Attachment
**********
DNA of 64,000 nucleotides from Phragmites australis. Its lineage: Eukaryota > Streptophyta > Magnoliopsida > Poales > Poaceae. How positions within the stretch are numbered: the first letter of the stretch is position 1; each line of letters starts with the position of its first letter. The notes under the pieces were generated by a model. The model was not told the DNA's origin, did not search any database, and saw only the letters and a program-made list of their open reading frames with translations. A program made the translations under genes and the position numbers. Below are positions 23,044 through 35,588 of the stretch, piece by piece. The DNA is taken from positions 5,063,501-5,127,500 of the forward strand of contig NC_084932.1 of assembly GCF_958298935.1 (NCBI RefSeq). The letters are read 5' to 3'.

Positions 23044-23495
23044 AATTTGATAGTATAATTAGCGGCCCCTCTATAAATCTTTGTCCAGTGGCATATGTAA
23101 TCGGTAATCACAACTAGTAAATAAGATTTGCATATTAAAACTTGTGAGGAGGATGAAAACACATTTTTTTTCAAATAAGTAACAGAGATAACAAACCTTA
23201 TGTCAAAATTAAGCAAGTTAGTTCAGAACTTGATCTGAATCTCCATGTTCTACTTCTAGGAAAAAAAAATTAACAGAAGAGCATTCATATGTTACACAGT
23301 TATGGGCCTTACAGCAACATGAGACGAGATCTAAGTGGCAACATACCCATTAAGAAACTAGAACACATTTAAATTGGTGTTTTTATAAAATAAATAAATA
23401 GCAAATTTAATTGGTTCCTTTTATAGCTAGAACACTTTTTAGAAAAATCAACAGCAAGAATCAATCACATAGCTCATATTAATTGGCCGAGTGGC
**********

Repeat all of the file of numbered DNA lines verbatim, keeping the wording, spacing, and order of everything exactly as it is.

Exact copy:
DNA of 64,000 nucleotides from Phragmites australis. Its lineage: Eukaryota > Streptophyta > Magnoliopsida > Poales > Poaceae. How positions within the stretch are numbered: the first letter of the stretch is position 1; each line of letters starts with the position of its first letter. The notes under the pieces were generated by a model. The model was not told the DNA's origin, did not search any database, and saw only the letters and a program-made list of their open reading frames with translations. A program made the translations under genes and the position numbers. Below are positions 23,044 through 35,588 of the stretch, piece by piece. The DNA is taken from positions 5,063,501-5,127,500 of the forward strand of contig NC_084932.1 of assembly GCF_958298935.1 (NCBI RefSeq). The letters are read 5' to 3'.

Positions 23044-23495
23044 AATTTGATAGTATAATTAGCGGCCCCTCTATAAATCTTTGTCCAGTGGCATATGTAA
23101 TCGGTAATCACAACTAGTAAATAAGATTTGCATATTAAAACTTGTGAGGAGGATGAAAACACATTTTTTTTCAAATAAGTAACAGAGATAACAAACCTTA
23201 TGTCAAAATTAAGCAAGTTAGTTCAGAACTTGATCTGAATCTCCATGTTCTACTTCTAGGAAAAAAAAATTAACAGAAGAGCATTCATATGTTACACAGT
23301 TATGGGCCTTACAGCAACATGAGACGAGATCTAAGTGGCAACATACCCATTAAGAAACTAGAACACATTTAAATTGGTGTTTTTATAAAATAAATAAATA
23401 GCAAATTTAATTGGTTCCTTTTATAGCTAGAACACTTTTTAGAAAAATCAACAGCAAGAATCAATCACATAGCTCATATTAATTGGCCGAGTGGC